Sudanese Factory Hit in Airstrike, Say Experts

Satellite images of the aftermath of the explosion in Sudan suggest the site was hit in an airstrike, says the Satellite Sentinel Project.

Elad Benari,

Sudanese protesters hold banners and chant an
Sudanese protesters hold banners and chant an

Satellite images of the aftermath of an explosion at a Sudanese weapons factory this past week suggest the site was hit in an airstrike, a U.S. monitoring group said Saturday.

The images released by the Satellite Sentinel Project to The Associated Press on Saturday showed six 52-foot wide craters near the epicenter of Wednesday's explosion at the compound.

Military experts consulted by the project found the craters are "consistent with large impact craters created by air-delivered munitions,” according to Satellite Sentinel Project spokesman Jonathan Hutson.

Sudan has blamed Israel for the attack on the factory, located in the capital Khartoum, saying that evidence pointing to Israel was found among remnants of the explosives.

The country’s envoy to the UN later demanded that the UN Security Council condemn Israel over the attack on the weapons factory.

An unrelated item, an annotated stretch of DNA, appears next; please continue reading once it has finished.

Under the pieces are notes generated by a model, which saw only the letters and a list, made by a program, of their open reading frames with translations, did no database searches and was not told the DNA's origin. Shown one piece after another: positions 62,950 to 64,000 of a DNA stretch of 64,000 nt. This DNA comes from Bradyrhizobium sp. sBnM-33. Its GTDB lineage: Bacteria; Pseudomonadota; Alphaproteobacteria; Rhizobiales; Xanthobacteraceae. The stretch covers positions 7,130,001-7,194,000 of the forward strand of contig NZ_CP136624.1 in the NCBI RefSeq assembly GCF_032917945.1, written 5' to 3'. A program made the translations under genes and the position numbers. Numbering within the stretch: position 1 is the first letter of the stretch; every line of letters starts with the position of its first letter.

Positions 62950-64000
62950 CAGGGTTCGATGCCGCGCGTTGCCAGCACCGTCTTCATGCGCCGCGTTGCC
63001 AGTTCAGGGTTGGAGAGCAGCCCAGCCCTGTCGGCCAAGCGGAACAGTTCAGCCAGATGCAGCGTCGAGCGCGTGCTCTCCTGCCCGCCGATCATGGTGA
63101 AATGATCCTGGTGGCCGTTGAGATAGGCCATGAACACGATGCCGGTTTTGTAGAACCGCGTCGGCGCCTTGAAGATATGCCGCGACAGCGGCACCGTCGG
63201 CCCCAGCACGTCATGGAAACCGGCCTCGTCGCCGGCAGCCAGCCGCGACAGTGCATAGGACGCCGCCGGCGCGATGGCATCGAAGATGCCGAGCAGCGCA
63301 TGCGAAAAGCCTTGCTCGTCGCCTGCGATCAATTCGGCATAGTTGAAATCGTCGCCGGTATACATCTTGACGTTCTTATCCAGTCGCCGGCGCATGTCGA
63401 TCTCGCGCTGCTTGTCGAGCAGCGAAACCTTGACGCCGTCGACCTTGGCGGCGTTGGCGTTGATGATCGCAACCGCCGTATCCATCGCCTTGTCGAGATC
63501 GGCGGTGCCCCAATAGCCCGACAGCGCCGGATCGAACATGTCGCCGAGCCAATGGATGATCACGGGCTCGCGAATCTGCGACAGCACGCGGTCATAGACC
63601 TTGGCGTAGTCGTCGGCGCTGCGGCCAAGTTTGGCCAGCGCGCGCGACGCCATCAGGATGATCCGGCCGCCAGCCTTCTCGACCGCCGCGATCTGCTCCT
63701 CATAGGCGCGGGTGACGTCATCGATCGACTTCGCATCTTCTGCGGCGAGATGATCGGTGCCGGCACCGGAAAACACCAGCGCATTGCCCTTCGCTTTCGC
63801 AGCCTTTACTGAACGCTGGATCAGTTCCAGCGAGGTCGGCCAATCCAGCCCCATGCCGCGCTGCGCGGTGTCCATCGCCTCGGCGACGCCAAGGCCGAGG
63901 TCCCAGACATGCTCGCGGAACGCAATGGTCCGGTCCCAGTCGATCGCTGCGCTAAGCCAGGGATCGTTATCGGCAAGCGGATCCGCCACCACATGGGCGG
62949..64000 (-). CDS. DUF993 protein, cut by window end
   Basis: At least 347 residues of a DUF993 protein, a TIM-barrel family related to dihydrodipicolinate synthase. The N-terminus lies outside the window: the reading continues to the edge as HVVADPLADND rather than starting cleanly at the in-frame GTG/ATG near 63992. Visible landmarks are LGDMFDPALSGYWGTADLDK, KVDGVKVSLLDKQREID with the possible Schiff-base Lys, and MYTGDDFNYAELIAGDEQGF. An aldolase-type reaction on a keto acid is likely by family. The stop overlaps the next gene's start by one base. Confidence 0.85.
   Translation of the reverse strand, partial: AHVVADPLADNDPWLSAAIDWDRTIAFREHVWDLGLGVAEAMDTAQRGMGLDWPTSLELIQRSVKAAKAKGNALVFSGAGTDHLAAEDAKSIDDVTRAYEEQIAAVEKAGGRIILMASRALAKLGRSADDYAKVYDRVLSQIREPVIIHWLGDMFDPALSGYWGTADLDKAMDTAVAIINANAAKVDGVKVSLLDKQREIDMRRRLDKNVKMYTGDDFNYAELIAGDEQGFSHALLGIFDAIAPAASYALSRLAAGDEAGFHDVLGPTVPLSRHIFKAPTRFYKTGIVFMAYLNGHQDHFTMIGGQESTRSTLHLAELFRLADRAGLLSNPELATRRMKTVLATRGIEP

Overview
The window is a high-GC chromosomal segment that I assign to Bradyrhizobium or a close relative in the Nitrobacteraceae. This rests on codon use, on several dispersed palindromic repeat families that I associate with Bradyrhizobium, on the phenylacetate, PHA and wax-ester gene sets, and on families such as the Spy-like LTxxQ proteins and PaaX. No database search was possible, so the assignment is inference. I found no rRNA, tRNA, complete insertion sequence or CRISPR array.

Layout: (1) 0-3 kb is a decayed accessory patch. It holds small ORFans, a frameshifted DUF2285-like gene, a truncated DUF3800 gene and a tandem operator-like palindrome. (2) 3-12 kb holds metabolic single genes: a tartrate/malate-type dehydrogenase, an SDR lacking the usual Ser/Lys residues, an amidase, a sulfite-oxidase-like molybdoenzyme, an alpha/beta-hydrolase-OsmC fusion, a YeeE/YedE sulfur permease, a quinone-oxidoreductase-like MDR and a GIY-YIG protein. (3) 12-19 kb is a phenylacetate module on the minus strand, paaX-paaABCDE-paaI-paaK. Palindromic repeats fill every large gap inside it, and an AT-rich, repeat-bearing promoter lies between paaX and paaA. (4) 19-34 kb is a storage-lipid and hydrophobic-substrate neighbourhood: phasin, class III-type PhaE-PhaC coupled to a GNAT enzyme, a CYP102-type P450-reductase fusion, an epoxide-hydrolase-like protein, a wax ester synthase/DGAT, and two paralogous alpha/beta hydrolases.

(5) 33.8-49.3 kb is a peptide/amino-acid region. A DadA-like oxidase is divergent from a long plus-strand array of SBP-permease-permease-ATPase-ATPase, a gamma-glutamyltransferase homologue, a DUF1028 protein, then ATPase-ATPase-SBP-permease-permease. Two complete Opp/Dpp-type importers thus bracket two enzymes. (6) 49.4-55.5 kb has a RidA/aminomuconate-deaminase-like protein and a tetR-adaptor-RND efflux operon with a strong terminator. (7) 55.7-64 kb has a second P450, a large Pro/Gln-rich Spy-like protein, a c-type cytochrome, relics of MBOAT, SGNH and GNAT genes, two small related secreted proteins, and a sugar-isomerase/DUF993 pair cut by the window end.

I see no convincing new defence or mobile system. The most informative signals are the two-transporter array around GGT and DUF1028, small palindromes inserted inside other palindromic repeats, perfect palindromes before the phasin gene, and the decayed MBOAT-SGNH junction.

On Saturday, Sudan's Information Minister, Ahmed Bilal Osman, warned that his country would take "resolute steps" against Israeli interests following the bombing.

Osman told the BBC that his country now sees Israeli interests as legitimate targets for attack.

Egyptian President Mohammed Morsi and Hamas politburo chief Khaled Mashaal have condemned Israel for the attack.

Israel has not officially commented on the incident, but a retired Israeli defense official told Reuters on Thursday that Israel has been monitoring arms trafficking through Sudan in an attempt to "stem the flow of arms (to Sinai and Gaza) without triggering major confrontations.”

Foreign intelligence sources told the Reuters news agency that Israel had also carried out an unmanned drone raid on a convoy south of Khartoum. The sources claimed the strike destroyed 200 tons of munitions, including rockets, that were intended for Gaza.

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